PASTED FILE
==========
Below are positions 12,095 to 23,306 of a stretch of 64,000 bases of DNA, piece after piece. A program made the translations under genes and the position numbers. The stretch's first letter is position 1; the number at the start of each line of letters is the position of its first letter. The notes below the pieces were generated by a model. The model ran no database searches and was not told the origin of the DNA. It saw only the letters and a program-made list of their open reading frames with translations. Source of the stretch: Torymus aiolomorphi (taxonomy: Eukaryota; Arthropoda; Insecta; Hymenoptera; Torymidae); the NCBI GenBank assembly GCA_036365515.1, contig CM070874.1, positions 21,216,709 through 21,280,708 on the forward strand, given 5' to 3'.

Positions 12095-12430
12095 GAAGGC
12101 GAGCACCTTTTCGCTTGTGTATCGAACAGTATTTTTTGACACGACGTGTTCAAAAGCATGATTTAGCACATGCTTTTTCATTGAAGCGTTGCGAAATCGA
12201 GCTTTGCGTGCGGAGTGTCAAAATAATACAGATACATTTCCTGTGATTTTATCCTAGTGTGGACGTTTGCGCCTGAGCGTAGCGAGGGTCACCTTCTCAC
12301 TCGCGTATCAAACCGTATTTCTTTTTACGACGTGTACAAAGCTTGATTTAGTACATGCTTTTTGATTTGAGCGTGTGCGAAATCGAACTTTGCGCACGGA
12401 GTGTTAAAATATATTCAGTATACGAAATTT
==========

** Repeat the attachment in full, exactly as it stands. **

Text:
Below are positions 12,095 to 23,306 of a stretch of 64,000 bases of DNA, piece after piece. A program made the translations under genes and the position numbers. The stretch's first letter is position 1; the number at the start of each line of letters is the position of its first letter. The notes below the pieces were generated by a model. The model ran no database searches and was not told the origin of the DNA. It saw only the letters and a program-made list of their open reading frames with translations. Source of the stretch: Torymus aiolomorphi (taxonomy: Eukaryota; Arthropoda; Insecta; Hymenoptera; Torymidae); the NCBI GenBank assembly GCA_036365515.1, contig CM070874.1, positions 21,216,709 through 21,280,708 on the forward strand, given 5' to 3'.

Positions 12095-12430
12095 GAAGGC
12101 GAGCACCTTTTCGCTTGTGTATCGAACAGTATTTTTTGACACGACGTGTTCAAAAGCATGATTTAGCACATGCTTTTTCATTGAAGCGTTGCGAAATCGA
12201 GCTTTGCGTGCGGAGTGTCAAAATAATACAGATACATTTCCTGTGATTTTATCCTAGTGTGGACGTTTGCGCCTGAGCGTAGCGAGGGTCACCTTCTCAC
12301 TCGCGTATCAAACCGTATTTCTTTTTACGACGTGTACAAAGCTTGATTTAGTACATGCTTTTTGATTTGAGCGTGTGCGAAATCGAACTTTGCGCACGGA
12401 GTGTTAAAATATATTCAGTATACGAAATTT